Sunday, May 20, 2007

Sustainable Tourism Programme by UNESCO

Sustainable Tourism Programme

The World Heritage Tourism Programme encourages sustainable tourism actions at World Heritage sites, to preserve them for future generations to appreciate. The Programme uses tourism to contribute to environmental protection, limit negative socio economic impacts and benefit local people economically and socially.
Partnerships between the tourism industry and the World Heritage Tourism Programme can help to mobilise resources for increasing technical assistance to World Heritage sites and local communities as well as test innovative ideas on public-private initiatives for site protection and conservation.
Tourism is one of the largest industries on Earth, and Cultural and Natural Heritage Tourism is a rapidly growing international sector of this industry. With millions of tourists visiting the 788 World Heritage sites each year, tourism has become an important cross cutting issue and management concern at most World Heritage sites. Site personnel and other local stakeholders lack the resources, industry experience, and in some cases, training necessary to use tourism as an effective tool for achieving long-term biodiversity conservation.
The over-riding importance of tourism to World Heritage, both as an opportunity and if poorly managed as a threat, was recognized by the World Heritage Committee when it authorized the Centre, in 2001, to develop a World Heritage Tourism Programme. This Programme's goal is to demonstrate linkages between sustainable tourism and the conservation of World Heritage and to develop tools and methods for broad tourism applications. Engagement with the tourism industry is viewed as an essential component to the Programme's activities.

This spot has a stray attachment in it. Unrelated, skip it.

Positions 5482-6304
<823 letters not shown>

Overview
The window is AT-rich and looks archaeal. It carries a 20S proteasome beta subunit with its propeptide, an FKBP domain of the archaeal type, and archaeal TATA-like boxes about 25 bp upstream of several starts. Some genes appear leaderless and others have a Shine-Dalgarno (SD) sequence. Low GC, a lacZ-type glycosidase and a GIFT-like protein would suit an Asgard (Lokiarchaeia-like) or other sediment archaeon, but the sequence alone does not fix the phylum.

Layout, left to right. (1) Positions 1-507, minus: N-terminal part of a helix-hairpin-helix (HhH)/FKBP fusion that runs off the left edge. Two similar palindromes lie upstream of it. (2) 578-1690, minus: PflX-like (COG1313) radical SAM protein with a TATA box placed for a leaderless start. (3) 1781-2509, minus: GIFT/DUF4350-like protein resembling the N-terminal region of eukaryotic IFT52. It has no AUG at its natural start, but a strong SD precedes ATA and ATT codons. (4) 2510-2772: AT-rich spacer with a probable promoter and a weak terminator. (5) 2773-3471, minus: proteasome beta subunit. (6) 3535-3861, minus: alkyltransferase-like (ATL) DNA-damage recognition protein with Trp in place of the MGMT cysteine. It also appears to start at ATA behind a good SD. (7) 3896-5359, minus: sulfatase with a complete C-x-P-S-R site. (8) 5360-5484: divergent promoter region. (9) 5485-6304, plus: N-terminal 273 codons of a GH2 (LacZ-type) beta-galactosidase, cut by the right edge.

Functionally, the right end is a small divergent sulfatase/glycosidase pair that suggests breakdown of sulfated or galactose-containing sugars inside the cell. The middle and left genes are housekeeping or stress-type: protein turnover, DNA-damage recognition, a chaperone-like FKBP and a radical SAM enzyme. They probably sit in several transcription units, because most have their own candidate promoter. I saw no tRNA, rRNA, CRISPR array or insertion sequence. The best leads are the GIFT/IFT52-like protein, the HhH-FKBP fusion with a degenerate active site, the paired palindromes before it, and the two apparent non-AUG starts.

The World Heritage Tourism Programme is composed of seven activities and the World Heritage Centre is proposing that the tourism industry can support either individual components of the framework and/or projects that address all seven activities.
1. Building the capacity of World Heritage site management to deal with tourism. Site assessments can determine how tourism can contribute to mitigating site threats and tourism public use plans can provide a broad vision of how site tourism can be developed and managed.
Potential Collaboration :
Develop tourism management or tourism public use plans;
Organize workshops at the site;
Offer suggestions on prioritising site attractions, conservation messages, and give management advice on planning visitor access and identifying visitor needs;
Use research of local and regional market situations to create long-term strategies for the development of tourism enterprises in communities near sites.
2. Training local community members in tourism related activities to participate in the industry and receive tourism's benefits.
Tourism services linked to protected areas can provide alternatives to high-impact land uses such as logging or mining and offer opportunities for local development, which can in turn generate community support for conservation and site management.
Potential Collaboration :
Support local nature guide training programs;
Develop skills in local natural history knowledge, conversational English, interpretation, and tour planning;
Help develop a natural history textbook for each site designed for adults with limited formal education;